A single city split down the middle


A dreadful head-on car crash near Lloydminster, Saskatchewan, took the lives of six teenagers on July 27.
Whenever Lloydminster was mentioned, media were careful to say the accident happened in Saskatchewan. This is because Lloydminster is located in both Alberta and Saskatchewan with its Main Street belonging to both provinces — one side in Alberta, the other in Saskatchewan.
Lloydminster is unique in that it’s not half of a pair of “twin” cities, as St. Boniface and Winnipeg once were, and St. Paul and Minneapolis continue to be. It is a single city split down the middle by the fourth meridian that separates Alberta from Saskatchewan. This happened because Lloydminster existed before 1905 when the two provinces were formed. By order-in-council in both provincial legislatures, the single town of Lloydminster was “amalgamated” in 1930. There’s one mayor and one city council, but the small city is represented by two MPs and two MLAs, and has two separately designated provincial postal codes.
The original 1903 settlement was founded by an almost unknown religious group referred to as the Barr Colonists. These extreme Anglicans — puritanical in their beliefs — were led by the Reverend Isaac Barr whose leadership was succeeded by the Reverend George Exton Lloyd. Lloyd, who lent the town his name, later became Anglican Bishop of Saskatchewan, a diocese then located in Prince Albert.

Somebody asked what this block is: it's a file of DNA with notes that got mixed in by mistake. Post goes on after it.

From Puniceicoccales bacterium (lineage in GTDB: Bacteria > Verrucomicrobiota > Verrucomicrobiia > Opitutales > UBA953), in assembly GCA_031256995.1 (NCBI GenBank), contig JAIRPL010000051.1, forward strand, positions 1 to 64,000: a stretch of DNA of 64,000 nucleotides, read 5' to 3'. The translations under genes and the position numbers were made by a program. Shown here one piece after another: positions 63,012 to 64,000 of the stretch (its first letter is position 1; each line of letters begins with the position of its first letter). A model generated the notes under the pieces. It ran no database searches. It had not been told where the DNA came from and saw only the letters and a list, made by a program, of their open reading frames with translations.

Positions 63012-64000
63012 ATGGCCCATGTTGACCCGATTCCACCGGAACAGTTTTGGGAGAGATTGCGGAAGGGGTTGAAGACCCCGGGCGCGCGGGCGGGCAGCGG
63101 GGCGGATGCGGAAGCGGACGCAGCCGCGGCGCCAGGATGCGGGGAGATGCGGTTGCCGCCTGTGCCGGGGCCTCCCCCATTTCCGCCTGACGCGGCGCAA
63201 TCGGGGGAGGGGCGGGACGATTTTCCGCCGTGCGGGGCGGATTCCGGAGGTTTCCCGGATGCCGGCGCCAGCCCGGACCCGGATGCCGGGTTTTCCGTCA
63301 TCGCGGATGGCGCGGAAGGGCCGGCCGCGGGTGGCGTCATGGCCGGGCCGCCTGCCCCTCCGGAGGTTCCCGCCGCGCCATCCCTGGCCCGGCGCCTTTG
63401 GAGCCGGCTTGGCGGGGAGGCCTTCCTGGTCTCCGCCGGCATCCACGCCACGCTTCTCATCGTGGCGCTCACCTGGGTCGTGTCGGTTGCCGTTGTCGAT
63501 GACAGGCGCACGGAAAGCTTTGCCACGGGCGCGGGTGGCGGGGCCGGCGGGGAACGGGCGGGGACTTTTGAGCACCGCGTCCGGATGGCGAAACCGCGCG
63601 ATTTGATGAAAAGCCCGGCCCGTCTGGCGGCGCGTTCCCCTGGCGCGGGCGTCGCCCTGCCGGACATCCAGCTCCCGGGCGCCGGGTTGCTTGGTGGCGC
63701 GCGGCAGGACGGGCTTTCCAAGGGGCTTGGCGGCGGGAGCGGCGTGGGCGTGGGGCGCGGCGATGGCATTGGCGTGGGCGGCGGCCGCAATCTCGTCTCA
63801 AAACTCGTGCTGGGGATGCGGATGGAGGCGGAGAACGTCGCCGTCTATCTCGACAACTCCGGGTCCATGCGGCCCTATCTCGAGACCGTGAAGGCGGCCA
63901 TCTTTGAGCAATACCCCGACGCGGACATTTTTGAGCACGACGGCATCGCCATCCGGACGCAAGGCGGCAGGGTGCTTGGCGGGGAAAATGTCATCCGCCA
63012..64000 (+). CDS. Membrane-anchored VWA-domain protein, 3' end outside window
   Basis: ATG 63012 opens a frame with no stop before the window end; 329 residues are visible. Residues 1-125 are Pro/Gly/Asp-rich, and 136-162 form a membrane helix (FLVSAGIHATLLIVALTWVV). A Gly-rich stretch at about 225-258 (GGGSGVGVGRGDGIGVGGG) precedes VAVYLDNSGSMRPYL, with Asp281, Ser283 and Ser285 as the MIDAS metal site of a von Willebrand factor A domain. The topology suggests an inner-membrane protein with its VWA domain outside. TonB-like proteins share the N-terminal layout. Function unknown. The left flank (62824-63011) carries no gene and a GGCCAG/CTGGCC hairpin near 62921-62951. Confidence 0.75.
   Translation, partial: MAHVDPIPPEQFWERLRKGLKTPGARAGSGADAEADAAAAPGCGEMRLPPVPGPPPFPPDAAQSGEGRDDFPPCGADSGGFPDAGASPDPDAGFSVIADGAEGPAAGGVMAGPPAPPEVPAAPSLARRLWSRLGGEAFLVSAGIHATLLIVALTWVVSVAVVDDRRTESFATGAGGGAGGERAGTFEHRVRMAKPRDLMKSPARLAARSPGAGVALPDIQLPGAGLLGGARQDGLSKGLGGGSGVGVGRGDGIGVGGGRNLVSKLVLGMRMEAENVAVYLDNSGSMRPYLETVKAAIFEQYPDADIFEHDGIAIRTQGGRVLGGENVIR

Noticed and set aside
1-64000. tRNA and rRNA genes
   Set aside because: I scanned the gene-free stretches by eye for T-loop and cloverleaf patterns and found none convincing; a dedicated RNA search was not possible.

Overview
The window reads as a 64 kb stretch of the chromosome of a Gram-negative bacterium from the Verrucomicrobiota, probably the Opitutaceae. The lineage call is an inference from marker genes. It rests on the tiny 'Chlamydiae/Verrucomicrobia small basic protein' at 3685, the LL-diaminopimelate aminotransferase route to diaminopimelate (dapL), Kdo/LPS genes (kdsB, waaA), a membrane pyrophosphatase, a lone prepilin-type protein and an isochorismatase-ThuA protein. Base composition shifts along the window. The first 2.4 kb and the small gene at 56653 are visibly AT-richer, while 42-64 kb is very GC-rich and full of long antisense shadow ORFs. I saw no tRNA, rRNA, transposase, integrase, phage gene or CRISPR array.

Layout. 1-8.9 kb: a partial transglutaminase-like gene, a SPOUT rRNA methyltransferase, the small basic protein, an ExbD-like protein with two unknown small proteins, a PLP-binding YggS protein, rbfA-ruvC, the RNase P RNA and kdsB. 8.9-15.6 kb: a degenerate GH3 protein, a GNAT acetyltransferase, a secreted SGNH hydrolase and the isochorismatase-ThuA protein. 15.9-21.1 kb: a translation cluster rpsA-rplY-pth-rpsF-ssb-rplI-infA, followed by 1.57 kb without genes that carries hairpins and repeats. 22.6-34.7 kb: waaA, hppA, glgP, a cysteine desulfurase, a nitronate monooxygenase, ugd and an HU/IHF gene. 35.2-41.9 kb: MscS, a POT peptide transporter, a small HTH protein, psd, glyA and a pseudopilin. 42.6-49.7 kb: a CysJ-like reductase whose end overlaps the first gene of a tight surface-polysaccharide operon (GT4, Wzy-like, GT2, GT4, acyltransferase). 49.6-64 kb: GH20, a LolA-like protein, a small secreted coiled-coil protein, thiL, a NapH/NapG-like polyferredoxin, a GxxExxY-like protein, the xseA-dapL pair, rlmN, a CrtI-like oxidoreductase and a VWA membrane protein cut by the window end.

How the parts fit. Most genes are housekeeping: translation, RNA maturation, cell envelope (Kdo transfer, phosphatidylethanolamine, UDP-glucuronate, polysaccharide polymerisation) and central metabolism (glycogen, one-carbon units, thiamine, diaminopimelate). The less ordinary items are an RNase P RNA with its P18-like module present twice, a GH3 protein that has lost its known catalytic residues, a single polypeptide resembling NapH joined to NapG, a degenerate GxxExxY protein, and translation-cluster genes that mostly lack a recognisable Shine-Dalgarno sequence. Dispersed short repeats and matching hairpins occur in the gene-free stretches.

“Minster,” in English since 1513, is another name for “monastery” and is defined by the OED as, “A Christian religious house; the church of a monastery; also generically any large church, especially a cathedral.”
This word entered Old English as mynster from the Vulgar Latin monasterium (monastery). By the time of Middle English, the spelling had become minster. The word lives on in several other places and churches.
Westminster is a borough in London, a city which is a collection of some 32 separate “cities” or administrative areas. It is also the usual designation for the Abbey of St. Peter, located on the north bank of the Thames, and for the Houses of Parliament as well as for the Hall used as the Court of Justice. And don’t forget that our Canadian system of government is known as the Westminster System.
Some other English cities having minster in their names are, Leominster, Axminster, and York Minster. The word persists in other countries. Germany’s Munich is known to Germans as Muenster. In Belgium, we find Wassmunster. In Canada, apparently the only place other than Lloydminster is New Westminster, B.C.
The word minister is unrelated to minster. Minister is Middle English, lifted from the Old French ministre (servant; attendant). Words like administration, to minister and ministry, all derive from minister.
Fowler adds an interesting note on minister. Apparently, this term has been avoided by Anglicans over the years. Fowler says, “Minister was adopted as an acceptable name at first chiefly by those who objected to the terms priest and clergyman as implying erroneous views of the nature of sacred office.”
Whatever the reason for clerical and/or political use of minister, it has no relation to minster.
Incidentally, despite the name, there’s no monastery or cathedral in Lloydminster.